It is a truth universally acknowledged, that a single director in possession of a corporate video must be in want of a voiceover artist. 

Which may well be true – but what kind of voice artist?

Some people would argue – and with a reasonable amount of clout – that a good professional voice is versatile enough to do most things. And they have a point. But when I hear that someone is “looking for a voiceover for a project” – I always want to know more.

Because I think finding the perfect voice is a little bit like falling in love. When you find “the one”, you know.

Now, I’m going to assume you’re already on-board with the idea of a professional voice and why getting, say, Karen-from-Accounts-with-the-lovely-voice to read your script might not be the best move.

An experienced voice artist is great at helping your business or product to sound better (literally) – and ultimately make you or your client more sales:

  • Pro voices know how to tell a story; 
  • They can change their tone, dial up the right words and land your message in the right way;
  • And they can do it to time and picture – and still sound natural and connected. 

Chances are, they’ve got their own studio but, even if they don’t, they’ll know what to do in a studio.

If they have got their own studio – professional voice artists can deliver broadcast quality sound in the right file format – straight to your inbox. And you can even link up with them via software systems like Source Direct or Cleanfeed and direct them yourself wherever they are in the world.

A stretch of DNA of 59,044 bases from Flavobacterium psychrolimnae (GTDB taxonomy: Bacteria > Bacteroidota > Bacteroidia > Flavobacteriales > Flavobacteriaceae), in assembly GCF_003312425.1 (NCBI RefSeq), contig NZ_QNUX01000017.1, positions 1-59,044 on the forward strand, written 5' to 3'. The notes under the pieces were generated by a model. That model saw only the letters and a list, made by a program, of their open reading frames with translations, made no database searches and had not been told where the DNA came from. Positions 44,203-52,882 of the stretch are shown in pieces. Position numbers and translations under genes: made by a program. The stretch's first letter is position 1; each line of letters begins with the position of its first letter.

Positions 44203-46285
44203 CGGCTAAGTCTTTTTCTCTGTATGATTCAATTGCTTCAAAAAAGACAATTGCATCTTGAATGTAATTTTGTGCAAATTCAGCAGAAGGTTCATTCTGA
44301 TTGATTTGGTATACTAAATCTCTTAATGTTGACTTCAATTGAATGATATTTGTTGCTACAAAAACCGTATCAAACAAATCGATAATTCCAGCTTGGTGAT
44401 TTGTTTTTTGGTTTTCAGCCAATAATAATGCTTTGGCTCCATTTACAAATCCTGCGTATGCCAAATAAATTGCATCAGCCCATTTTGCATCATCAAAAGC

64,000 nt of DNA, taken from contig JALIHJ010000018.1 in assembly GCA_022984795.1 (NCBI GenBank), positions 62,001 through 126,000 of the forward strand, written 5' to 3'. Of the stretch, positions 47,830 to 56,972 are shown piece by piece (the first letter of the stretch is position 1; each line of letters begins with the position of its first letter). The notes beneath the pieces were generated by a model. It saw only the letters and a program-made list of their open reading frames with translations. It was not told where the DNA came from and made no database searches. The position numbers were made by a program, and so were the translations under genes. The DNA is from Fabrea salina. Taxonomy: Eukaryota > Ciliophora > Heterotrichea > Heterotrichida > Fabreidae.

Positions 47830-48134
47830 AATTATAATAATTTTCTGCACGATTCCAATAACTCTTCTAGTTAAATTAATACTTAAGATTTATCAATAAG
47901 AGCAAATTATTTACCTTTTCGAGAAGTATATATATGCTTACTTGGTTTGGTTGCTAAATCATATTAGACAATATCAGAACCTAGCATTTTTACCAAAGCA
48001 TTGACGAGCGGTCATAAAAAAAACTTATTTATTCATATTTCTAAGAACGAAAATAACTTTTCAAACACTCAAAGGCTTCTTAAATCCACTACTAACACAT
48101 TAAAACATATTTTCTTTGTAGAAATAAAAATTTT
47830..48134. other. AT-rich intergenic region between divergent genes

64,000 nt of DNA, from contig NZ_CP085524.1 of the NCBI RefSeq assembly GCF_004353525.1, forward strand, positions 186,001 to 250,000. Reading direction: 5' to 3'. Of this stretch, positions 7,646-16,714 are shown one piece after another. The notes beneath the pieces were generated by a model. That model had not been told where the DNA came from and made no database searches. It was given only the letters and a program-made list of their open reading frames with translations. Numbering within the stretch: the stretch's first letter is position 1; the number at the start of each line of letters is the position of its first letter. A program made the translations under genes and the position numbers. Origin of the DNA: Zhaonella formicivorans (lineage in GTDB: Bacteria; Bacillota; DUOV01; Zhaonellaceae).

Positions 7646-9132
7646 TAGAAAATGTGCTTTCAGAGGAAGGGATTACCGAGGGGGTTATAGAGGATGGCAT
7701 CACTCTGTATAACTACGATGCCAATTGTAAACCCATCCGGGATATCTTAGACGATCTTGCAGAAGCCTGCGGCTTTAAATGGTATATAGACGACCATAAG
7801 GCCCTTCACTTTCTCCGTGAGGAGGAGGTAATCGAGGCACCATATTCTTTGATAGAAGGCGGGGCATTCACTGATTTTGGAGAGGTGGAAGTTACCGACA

As I say , there are some amazing voices out there who don’t have a studio and that’s ok too because studios are pretty easy to book. And the more experienced the voice, the less studio time you’ll need.

Although, little aside here, as I’m writing this, it’s the second half of 2020 and we’re in the middle of the Covid-19 pandemic. Lots of “home studios” have sprung up recently to enable voices to work from home and, honestly, not all of them are quite there yet in terms of broadcast quality.  So, if you haven’t worked with a voice artist before and you’re not sure about their sound – it’s perfectly ok to ask for a short sample from their studio.

Anyway – that apart – professional voiceovers know what they’re doing, make you stand out for all the right reasons and have the right set of tools to save you time, money and a whole load of stress.  So I’m going to assume you are definitely in the market to choose an experienced voiceover artist.  

But there are SO MANY of them. 

How do you work out who is the right voiceover for you in that sea of voices?

Well, that is slightly trickier… but not impossible.

For instance, let’s imagine your project is an audiobook, a medical narration or a museum guide. 

Who are you making it for?  Why are you creating it?

The answer to these two questions is really key to working out what kind of voice you might need in order to bring it to life. Because you see, it’s not for you.  It’s not for you or your company or your client.

The person it’s actually for is your listener or your viewer.  

Of course, it needs to fit perfectly alongside your brand and what your company stands for too. It’s doing a dual job for sure – but the listener (or the viewer) is the most important factor. 

And that is why it’s so important to find not just any voiceover but the right one – the one who connects with the listener.